The holidays are an exciting, yet hectic and expensive, time of year. Expenditures include gifts, cards, parties, meals, travel, décor, and so much more.
It’s expected that the average person will spend a total of $906 just on Christmas gifts this year. Do the receivers appreciate all these gifts? Do you remember who gave you what last year? Chances are you remember just a few that held a personal meaning.
The Gift of Words
The cost of a gift doesn’t necessarily represent the amount of love and care you have for someone. You can simplify Christmas gift giving. My suggestion for this year is to consider giving the gift of words, of gratitude, in the form of a letter. In addition to being a gift of words, a letter is a gift of time because it is written with undivided attention for a particular person.
The custom of letter-writing has dwindled tremendously over the years with the rise of technology and the busyness of our lives. Yes, a letter takes longer than a text or email, but the outcome is worth the effort.
“Give the gift of words, of gratitude, in the form of a letter.”
– Alicia T. Rust
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Positive psychology is the study of happiness. This field of study researches how people can become happier and more fulfilled. According to Dr. Christopher Peterson, a staple of positive psychology is the gratitude letter, an expression of thanks to someone who was particularly kind or is important to you. Forget the extra cost for greeting cards or stationery! Many of my old letters are on ruled notebook paper.
Over the years, I’ve kept nearly every letter I’ve received. Checking the mailbox was a highlight of my days. The anticipation of holding a letter from a friend or family member who wrote just for me…excited me! I felt loved and appreciated. I was important enough for them to pause during their day to write and share with me.
“A letter is a gift of time because it is written with undivided attention for a particular person.”
– Alicia T. Rust
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The Christmas Card Tradition
Christmas cards, not Christmas letters, have been a longstanding tradition. In London 1843, the first commercial Christmas cards featured a family drinking wine and were commissioned by Sir Henry Cole.
First Christmas Card commissioned by Sir Henry Cole found here.
Hallmark’s first Christmas card was created in 1915. In 1953, President Eisenhower issued the first official White House Christmas card. Yet, the first Christmas postage stamp to adorn these cards wasn’t issued until 1962.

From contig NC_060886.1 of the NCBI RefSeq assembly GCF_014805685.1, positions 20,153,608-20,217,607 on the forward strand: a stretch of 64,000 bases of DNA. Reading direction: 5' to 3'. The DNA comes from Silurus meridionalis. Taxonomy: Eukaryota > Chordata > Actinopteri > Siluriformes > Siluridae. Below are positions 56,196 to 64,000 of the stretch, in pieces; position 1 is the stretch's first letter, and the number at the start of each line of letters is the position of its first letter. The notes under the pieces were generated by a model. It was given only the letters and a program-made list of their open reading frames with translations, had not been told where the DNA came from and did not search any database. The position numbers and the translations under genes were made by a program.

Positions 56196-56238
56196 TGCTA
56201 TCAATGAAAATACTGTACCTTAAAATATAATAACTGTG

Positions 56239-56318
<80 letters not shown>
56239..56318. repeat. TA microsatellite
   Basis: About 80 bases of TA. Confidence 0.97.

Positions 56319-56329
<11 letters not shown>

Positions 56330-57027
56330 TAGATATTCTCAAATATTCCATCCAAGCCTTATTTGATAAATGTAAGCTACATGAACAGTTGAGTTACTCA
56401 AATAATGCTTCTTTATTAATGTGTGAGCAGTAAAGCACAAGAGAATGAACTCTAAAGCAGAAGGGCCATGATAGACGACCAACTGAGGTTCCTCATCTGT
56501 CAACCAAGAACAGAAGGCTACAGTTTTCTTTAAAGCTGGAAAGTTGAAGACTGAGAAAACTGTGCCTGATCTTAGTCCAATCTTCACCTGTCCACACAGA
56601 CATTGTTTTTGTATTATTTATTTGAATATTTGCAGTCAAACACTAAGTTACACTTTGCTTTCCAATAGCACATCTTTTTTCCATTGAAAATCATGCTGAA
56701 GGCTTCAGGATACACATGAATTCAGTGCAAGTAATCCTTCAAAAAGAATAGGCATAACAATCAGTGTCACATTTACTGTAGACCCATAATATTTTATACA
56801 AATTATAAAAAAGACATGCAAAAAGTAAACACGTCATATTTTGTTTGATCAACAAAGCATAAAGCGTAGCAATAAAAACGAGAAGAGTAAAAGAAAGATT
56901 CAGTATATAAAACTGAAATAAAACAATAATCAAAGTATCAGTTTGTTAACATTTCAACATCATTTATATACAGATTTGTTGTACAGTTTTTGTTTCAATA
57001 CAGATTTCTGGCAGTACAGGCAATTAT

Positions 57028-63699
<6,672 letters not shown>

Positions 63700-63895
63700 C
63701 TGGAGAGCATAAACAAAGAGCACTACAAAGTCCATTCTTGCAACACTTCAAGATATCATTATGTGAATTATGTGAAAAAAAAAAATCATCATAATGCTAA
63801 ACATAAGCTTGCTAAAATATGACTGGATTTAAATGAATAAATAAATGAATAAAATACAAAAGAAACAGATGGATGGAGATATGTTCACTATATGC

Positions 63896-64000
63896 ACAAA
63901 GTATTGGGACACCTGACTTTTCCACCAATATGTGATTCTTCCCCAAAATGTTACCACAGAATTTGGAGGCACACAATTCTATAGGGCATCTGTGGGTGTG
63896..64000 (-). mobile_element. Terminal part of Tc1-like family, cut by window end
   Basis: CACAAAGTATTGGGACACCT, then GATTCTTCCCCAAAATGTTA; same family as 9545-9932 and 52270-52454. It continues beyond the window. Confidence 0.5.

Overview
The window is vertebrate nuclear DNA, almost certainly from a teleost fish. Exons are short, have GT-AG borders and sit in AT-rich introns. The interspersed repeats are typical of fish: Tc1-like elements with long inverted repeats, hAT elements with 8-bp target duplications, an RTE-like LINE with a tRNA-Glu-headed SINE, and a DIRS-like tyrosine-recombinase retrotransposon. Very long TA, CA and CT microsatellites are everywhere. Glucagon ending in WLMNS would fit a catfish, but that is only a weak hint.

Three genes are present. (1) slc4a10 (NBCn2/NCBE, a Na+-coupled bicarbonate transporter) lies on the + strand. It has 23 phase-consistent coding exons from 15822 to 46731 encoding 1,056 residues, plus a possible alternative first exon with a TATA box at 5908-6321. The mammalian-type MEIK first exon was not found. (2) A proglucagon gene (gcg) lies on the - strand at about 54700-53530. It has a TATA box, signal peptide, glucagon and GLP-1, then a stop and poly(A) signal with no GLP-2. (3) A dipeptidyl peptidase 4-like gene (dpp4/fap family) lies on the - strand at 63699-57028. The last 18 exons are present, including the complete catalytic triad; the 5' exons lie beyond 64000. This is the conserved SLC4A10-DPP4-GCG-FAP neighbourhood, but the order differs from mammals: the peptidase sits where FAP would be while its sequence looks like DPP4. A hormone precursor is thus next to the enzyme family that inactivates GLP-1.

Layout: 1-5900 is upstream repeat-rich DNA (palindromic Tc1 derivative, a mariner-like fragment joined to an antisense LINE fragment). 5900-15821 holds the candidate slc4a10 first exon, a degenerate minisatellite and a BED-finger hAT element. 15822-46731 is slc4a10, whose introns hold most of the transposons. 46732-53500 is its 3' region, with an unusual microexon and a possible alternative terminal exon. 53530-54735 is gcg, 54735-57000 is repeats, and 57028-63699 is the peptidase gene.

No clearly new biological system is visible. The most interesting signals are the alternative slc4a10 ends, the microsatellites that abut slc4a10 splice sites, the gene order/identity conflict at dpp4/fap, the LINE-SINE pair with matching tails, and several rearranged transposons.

The senders, though, rarely personalize Christmas cards. They are purchased, signed, stamped, and mailed. Sometimes, the rarely-done-right family newsletter is included. Oftentimes, these are over-share and sent to everyone and their dog. More importantly, these are all about themselves. Letters, on the other hand, are about the receiver.
Call to Action:
Spread happiness this Christmas by gifting hand-written, personalized letters. Your words and time will be cherished for years to come. They won’t be returned to the store, re-gifted, donated or forgotten.
I write to shine light on the daily struggles of mental illness…how we are affected, how others view mental illness, how we cope (or don’t cope), and how others can help. I invite you to read my first post and my personal history.
Let this be an open invitation for all of us to take a few minutes each week to touch base. Let us discuss, lift each other up, and spread hope. Because, life…is…so…daily!
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3 thoughts on “A Sincere Gift of Happiness at Christmastime”
Wise words and great advice, my friend. Thank you so much for writing it for me. I bet a few letters and cards would make my mom so happy! I got work to do. :)
I like the idea of end of season letters, but time is the problem, especially with a strong focus now on my writing online.
Our end of the year celebration focuses more on time together and practical gifts that are needed or likely to be specially appealing (some are second-hand). It was different a few years back, but our little ones have all grown into teenagers and young adults!
This takes me back – way back. I write lots of letters back in the days before email and instant messaging. It’s definitely a practice that has special and lasting meaning. To have something that someone took the time to write by hand especially for you is a treasure indeed.
Thanks so much for this, my friend!